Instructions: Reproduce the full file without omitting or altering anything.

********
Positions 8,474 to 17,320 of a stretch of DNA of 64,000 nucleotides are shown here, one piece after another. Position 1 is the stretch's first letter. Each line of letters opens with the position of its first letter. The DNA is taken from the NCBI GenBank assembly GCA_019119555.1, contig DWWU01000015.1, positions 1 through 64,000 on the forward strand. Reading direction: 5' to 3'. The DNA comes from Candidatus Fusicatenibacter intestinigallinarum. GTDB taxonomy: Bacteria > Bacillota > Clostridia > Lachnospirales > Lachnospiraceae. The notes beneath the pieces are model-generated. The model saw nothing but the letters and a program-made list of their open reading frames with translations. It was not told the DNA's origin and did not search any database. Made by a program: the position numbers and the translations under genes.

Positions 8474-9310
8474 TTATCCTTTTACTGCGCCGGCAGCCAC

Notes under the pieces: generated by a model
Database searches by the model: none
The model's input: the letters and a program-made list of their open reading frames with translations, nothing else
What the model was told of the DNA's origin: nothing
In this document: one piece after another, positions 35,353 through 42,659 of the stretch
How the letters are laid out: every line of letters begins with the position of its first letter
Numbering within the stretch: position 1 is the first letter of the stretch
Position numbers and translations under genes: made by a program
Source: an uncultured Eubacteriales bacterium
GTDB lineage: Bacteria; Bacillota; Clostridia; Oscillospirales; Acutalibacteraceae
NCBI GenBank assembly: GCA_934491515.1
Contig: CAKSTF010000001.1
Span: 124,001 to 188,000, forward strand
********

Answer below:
Positions 8,474 to 17,320 of a stretch of DNA of 64,000 nucleotides are shown here, one piece after another. Position 1 is the stretch's first letter. Each line of letters opens with the position of its first letter. The DNA is taken from the NCBI GenBank assembly GCA_019119555.1, contig DWWU01000015.1, positions 1 through 64,000 on the forward strand. Reading direction: 5' to 3'. The DNA comes from Candidatus Fusicatenibacter intestinigallinarum. GTDB taxonomy: Bacteria > Bacillota > Clostridia > Lachnospirales > Lachnospiraceae. The notes beneath the pieces are model-generated. The model saw nothing but the letters and a program-made list of their open reading frames with translations. It was not told the DNA's origin and did not search any database. Made by a program: the position numbers and the translations under genes.

Positions 8474-9310
8474 TTATCCTTTTACTGCGCCGGCAGCCAC

Notes under the pieces: generated by a model
Database searches by the model: none
The model's input: the letters and a program-made list of their open reading frames with translations, nothing else
What the model was told of the DNA's origin: nothing
In this document: one piece after another, positions 35,353 through 42,659 of the stretch
How the letters are laid out: every line of letters begins with the position of its first letter
Numbering within the stretch: position 1 is the first letter of the stretch
Position numbers and translations under genes: made by a program
Source: an uncultured Eubacteriales bacterium
GTDB lineage: Bacteria; Bacillota; Clostridia; Oscillospirales; Acutalibacteraceae
NCBI GenBank assembly: GCA_934491515.1
Contig: CAKSTF010000001.1
Span: 124,001 to 188,000, forward strand